On January 8, Byte Inc. launched Peach in the Apple App Store. The messaging app, self-described as a “fun, simple way to keep up with friends and be yourself,” spread to early tech adopters and press. Users can share statuses, pictures, location and more, using the service as both a messaging and broadcast-based social app. Content is accessed by opening a user’s profile which includes their stream of updates. “Magic Words” is the key feature that allows users to quickly share various multimedia or information by typing a word. For example, typing “gif” lets users quickly search Giphy’s database to post, or entering “here” will geotag and post your location. Users can find other Peach users by uploading their phone contact list, searching specific usernames, or browsing lists of friends of friends.
What This Means for Brands:
Given the app’s infancy and that there is no search functionality or verified accounts, most brands should take a wait-and-see approach as the platform evolves. Peach users quickly snapped up celebrity and brand usernames, posting satirical, parody or, sometimes, lewd content. While consumer brands haven’t joined yet, media entities such as Mic, Elle Magazine, Merriam-Webster, Mashable, Buzzfeed and Teen Vogue have opened accounts and are posting to the app.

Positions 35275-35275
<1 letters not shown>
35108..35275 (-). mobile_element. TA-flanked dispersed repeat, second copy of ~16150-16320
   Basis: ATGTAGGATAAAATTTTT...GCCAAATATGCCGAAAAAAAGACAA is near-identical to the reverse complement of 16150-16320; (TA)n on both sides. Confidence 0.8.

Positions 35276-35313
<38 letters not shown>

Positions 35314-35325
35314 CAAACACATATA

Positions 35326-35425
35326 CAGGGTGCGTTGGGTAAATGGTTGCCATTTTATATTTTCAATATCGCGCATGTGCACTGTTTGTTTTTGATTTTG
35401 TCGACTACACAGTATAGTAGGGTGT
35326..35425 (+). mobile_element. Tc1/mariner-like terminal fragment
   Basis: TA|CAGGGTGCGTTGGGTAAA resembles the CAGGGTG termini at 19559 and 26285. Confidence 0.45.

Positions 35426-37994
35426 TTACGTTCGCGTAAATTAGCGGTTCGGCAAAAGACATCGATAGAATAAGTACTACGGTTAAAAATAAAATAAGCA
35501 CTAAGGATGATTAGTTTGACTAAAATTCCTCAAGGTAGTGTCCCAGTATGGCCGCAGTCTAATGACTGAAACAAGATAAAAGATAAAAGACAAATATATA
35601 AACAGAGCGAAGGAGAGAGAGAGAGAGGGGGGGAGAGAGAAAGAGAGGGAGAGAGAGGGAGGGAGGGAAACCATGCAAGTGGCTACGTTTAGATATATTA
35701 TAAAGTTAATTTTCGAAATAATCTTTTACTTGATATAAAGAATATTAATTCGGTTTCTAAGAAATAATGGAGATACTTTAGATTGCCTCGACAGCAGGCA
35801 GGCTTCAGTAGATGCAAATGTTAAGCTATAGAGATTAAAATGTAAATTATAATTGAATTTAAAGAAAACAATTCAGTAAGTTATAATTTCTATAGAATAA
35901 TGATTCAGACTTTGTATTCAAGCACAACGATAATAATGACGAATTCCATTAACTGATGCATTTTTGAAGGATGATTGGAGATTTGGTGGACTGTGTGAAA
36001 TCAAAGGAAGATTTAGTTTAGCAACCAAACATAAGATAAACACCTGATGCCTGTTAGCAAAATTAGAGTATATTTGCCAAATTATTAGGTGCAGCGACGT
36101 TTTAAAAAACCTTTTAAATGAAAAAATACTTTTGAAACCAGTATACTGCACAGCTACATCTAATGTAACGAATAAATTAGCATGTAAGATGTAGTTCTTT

Peach’s entry into an already crowded messaging app space signals that there may be room for multiple players. The app’s onboarding process, Slack-like commands, and overall “slick” interface and functionality are some of the primary reasons cited for its adoption. Though the app has enjoyed quick adoption by tech insiders and the tech news media, some predict that Peach’s trajectory could be similar to Ello or Meerkat – services that quickly gained notoriety before ultimately fizzling in terms of active use and press.